Guest writer James Hazard profiles the Turville Herd of the Lear family based at Creslow Manor, Aylesbury, Buckinghamshire and sees the Limousin breed ticking all the boxes as a pedigree herd run on a very commercial basis.
The Turville Herd is located in Creslow, a unique and historic parish nestling in the heart of rural Buckinghamshire. As you approach the farm it is clear by the size of the farm and cattle buildings that the Lear family do not do things by halves. It is owned and run by Brian Lear and his wife Linda, with family Steven, Adam and Nicola all playing major roles within the operation. A really important part to the day to day management of the herd is Andy Elmes, the stockman who has been with the family for a number of years and whose passion and knowledge for the breed and the individual animals is clear.
Cattle have been grazed on the farm since the 13th Century and were fattened for Henry VIII‘s table at Hampton Court. Some years later in 1799, it was farmed by John Westcar, who won the highly regarded first ever Royal Smithfield Show, which we have all come accustomed to in recent years with some of the best cattle in the UK.
Linda’s father was tenant of the government on the farm for a number of years and then in 1998 Brian and Linda had the chance to purchase the farm and parish which consisted of 930 acres. The family now also run three other farms, one a grassland farm with the other two consisting of grass and arable. The farms run by the family now total a sizeable 2700 acres but with the main farm still by far the largest.
The farm had previously been running Angus cross cows and when the first continental cattle importations came into the UK, semen was used from all three breeds, Charolais, Simmental and Limousin. “We decided to try these continental breeds as we couldn’t get the weight gains from native breeds. The heifers just seemed to get fat and you couldn’t push them to produce a bigger carcase,” said Brian. “It quickly became clear that Limousins were the way to go as they ticked all the boxes and were exactly what we were looking for.”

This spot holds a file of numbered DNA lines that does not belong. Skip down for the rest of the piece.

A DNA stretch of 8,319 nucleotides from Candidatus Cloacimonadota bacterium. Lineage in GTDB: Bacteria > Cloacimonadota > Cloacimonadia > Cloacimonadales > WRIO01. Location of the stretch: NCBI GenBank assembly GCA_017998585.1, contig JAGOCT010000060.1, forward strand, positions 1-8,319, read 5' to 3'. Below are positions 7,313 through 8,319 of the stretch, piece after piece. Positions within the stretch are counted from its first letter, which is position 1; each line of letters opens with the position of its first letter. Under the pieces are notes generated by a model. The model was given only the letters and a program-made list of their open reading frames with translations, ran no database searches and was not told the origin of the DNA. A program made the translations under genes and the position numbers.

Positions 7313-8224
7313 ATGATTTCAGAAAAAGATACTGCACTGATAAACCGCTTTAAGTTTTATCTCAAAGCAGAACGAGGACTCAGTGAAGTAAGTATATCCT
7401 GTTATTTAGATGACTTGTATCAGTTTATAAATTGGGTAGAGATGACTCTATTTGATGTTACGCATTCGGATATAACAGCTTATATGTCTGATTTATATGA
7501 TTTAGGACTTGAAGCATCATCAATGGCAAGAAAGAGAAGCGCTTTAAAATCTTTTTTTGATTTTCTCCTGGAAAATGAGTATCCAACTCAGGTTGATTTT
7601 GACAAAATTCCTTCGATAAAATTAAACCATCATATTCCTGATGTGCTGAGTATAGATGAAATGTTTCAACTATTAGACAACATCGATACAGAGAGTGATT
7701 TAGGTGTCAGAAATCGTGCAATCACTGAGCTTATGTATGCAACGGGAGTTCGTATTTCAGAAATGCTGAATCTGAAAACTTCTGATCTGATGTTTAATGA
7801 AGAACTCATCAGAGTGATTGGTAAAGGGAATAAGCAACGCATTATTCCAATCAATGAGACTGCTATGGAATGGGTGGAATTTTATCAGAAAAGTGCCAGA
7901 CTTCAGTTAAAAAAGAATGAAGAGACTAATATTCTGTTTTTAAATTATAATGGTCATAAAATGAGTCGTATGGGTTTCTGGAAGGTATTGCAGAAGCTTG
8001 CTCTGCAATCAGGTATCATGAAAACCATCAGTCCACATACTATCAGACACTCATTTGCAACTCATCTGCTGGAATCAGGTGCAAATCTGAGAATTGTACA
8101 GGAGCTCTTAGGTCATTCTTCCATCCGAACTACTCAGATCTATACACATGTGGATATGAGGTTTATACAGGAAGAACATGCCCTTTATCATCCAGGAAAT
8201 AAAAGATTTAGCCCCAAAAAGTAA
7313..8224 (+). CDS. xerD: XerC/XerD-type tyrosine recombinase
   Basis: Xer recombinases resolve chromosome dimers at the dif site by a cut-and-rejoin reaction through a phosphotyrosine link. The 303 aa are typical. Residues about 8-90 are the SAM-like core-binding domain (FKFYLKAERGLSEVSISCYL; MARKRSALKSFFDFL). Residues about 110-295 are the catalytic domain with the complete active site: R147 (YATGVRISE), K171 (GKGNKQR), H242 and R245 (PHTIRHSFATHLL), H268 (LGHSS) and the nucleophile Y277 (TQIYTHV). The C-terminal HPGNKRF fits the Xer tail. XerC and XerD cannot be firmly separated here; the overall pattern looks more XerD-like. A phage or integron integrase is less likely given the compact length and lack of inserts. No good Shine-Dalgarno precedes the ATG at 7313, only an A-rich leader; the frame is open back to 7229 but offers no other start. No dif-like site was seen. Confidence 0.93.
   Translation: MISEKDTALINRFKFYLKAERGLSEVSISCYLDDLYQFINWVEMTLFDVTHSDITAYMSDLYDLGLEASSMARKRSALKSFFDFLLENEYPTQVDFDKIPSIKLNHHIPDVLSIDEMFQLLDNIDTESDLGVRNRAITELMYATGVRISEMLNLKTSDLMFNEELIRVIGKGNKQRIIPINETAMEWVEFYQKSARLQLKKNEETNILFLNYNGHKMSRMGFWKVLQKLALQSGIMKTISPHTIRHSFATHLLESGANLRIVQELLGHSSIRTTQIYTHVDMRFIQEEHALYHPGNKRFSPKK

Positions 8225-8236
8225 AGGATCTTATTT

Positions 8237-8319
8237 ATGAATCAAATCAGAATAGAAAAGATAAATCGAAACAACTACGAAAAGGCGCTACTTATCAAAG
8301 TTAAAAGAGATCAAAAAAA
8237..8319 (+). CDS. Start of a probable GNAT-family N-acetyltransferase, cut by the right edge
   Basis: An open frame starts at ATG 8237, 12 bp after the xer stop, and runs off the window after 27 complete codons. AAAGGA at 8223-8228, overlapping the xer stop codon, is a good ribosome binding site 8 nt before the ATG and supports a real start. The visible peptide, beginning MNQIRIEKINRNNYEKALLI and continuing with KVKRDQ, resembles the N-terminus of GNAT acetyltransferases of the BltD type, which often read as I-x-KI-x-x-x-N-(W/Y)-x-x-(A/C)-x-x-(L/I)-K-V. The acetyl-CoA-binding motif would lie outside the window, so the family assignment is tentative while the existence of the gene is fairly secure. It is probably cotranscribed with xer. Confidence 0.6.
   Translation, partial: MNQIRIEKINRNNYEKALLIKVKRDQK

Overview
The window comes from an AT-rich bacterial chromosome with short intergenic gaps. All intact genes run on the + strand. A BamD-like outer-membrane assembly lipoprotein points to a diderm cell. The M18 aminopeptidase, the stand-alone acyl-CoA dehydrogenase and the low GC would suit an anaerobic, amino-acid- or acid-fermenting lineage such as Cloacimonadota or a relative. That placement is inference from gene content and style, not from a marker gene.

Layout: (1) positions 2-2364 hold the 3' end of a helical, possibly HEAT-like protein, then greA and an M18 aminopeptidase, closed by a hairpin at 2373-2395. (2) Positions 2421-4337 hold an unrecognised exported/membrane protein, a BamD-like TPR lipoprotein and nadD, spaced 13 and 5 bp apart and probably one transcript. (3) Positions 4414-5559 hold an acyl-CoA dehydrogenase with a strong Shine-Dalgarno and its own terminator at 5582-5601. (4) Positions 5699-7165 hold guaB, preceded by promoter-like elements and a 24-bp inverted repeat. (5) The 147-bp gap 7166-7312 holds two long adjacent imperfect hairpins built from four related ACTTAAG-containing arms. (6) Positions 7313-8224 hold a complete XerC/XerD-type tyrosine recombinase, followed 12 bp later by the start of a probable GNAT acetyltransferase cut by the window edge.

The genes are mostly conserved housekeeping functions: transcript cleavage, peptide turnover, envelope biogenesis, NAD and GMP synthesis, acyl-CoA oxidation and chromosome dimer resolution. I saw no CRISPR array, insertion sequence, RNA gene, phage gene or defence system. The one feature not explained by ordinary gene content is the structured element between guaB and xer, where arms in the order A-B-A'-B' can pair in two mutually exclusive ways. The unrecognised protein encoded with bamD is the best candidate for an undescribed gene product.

Numbers of cattle grew very fast on the farm and around the time of suckler cow quotas, slaughter premium etc, cow numbers totalled an impressive 650 cows. Although, when these payments were dropped, this affected things considerably as producers just weren’t getting enough money for what they produced. Brian therefore had to, as he always had done change and move with the times, cut the cow numbers by half nearly overnight and change from selling the majority as store cattle to now looking to finish everything.
After readdressing things a decision was made to push more towards pure Limousins but to run them on a very commercial basis. This was when in 1991 the Turville Herd of pedigree Limousins was established. The herd of pedigree cattle grew in numbers rapidly on one of the other farms and the commercial cows were gradually reduced and phased out of the business.
As numbers grew they joined a cattle health scheme in 2003 which they felt was so important as any underlying problems could quickly affect the operation and profitability of the business. Other clear aims were to introduce polled genetics as this was a commercial trait, allowing producers to run higher numbers of cattle without the labour-some task of dehorning.
In 2008 Black Limousins were first introduced with polled genetics. Brian commented that, “two bulls were purchased in the UK which were from embryos bought in Canada and we also bought a couple of flushes ourselves. The black genetics brought not only polling but good growth rates and easy fleshing characteristics which married up well with the carcase abilities we had within the herd.” The two bulls were Thornham Vulcan, son of SLVL Duchess Olivia and Tamarvalley Bojewyan, a full brother to Boscastle who has been used with success within the Newhouse herd of Messrs Adam in Scotland. Andy added, “They were two good bulls and were more British in type and Thornham Vulcan left us with some very good cows.”
This year the herd have an impressive 330 cows put to the bull, along with 100 heifers to come into the herd. The forward plan is firmly in place to reach the goal of 500 cows. The herd is treated commercially with emphasis on ease of calving, docility and muscle depth and a keen focus on exactly what the processors require in terms of carcase weight, quality and fat cover. The herd is proud to have had BVD accreditation since 2008 and are now Johnes Level 2 health status. Plans are well underway to be IBR free, with cows being vaccinated for BVD and Lepto.